This faint singletrack trail runs through a remote zone right on the border of the Buffalo Peaks Wilderness.


Analysing terrain data











The exposure grade describes the potential consequences of falling or slipping off the path.

Low Exposure: The path is on completely flat land and potential injury is limited to falling over.

Medium Exposure: The trail contains some obstacles such as outcroppings and rock which could cause injury.

High Exposure: Some trail sections have exposed ledges or steep ascents/descents where falling could cause serious injury.

Extreme Exposure: Some trail sections are extremely exposed where falling will almost certainly result in serious injury or death.

Medium ExposureThe trail contains some obstacles such as outcroppings and rock which could cause injury.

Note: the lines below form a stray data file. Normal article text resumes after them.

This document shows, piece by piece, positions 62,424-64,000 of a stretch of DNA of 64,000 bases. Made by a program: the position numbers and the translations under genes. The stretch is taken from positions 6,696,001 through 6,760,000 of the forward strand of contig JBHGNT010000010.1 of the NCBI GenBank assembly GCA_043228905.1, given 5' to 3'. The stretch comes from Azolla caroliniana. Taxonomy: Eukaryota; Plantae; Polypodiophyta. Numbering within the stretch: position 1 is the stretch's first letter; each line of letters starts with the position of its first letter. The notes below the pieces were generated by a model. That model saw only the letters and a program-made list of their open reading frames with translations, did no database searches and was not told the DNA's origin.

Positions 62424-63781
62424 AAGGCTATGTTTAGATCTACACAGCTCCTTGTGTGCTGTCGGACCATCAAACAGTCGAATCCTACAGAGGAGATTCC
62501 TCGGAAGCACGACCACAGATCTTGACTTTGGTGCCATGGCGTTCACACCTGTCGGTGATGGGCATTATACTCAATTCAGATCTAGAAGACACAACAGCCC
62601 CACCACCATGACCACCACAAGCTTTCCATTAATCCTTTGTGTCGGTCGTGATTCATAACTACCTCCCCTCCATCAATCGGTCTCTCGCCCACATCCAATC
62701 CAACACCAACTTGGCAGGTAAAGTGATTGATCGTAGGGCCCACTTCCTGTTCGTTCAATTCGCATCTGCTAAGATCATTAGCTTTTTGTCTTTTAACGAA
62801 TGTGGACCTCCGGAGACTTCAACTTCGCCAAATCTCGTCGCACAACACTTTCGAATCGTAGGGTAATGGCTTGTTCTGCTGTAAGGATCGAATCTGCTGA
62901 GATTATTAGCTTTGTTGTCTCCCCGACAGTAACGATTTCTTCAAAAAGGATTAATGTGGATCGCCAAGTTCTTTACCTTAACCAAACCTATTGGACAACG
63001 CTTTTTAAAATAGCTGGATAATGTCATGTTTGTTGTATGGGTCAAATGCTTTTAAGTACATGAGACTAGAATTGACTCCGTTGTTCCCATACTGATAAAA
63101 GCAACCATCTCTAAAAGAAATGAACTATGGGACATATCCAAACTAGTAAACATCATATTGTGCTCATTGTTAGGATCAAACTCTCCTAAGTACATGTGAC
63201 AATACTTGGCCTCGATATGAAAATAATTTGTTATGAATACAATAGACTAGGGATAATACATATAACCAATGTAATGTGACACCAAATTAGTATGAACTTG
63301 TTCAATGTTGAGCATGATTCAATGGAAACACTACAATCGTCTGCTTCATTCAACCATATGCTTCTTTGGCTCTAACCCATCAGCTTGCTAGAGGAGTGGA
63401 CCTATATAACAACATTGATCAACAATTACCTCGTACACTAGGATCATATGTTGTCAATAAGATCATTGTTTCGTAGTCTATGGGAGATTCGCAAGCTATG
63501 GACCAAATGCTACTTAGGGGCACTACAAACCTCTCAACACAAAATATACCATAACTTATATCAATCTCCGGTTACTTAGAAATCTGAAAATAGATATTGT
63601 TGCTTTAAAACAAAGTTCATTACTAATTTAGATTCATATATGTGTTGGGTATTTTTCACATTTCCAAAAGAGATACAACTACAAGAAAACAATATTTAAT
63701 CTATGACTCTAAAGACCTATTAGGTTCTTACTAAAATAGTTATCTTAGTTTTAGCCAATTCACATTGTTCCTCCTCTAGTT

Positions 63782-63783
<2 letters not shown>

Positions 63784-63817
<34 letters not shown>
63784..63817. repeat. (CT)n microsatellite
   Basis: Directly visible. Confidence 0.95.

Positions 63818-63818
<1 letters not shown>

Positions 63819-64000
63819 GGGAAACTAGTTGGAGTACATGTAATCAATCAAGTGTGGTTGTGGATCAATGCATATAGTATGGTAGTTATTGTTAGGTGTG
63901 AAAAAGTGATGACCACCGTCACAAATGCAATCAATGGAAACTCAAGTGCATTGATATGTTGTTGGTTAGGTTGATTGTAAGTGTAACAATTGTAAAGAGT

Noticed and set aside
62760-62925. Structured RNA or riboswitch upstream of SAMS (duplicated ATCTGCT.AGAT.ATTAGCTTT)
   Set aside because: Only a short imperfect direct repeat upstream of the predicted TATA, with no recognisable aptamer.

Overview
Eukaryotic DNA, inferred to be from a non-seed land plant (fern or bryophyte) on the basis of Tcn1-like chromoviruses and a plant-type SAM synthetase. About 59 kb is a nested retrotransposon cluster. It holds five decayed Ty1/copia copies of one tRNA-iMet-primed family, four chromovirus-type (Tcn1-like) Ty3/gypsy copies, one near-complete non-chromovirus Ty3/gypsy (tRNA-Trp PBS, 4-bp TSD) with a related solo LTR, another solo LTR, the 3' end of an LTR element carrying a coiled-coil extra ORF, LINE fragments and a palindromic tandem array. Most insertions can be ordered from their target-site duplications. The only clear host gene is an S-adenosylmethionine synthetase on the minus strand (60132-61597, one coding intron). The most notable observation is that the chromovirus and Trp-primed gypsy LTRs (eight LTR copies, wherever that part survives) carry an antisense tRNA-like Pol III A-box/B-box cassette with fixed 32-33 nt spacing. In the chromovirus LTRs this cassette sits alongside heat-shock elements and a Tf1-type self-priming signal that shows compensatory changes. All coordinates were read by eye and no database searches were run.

The Davis Meadows trail is a faint, little-used singletrack that is worthy of much more traffic than this remote trail receives.

Running along the border of the Buffalo Peaks Wilderness, it’s difficult for a bike-legal trail to get more remote than this! The singletrack begins as a flowy line through grassy ground surrounded by aspens.

Quickly the trail gets more difficult, with steep rock rolls mixed in, or the option to down climb on a rickety wooden ladder. Around the halfway point in the singletrack, the trail crosses a stream and passes through a small group of ancient, abandoned cabins from the mining days of yore.

The final stretch of the trail gets much drier and rockier, ending in a technical rock-filled descent across the mountainside.

Boulders, babyheads, and ledge drops combine to create a tough descent—a radical departure from the rest of the trail. While the return pedal on the dirt road isn’t great, the views of the Fourmile Travel Management Area are stunning, and you’ll get a feel for just how far out in the middle of nowhere you actually are!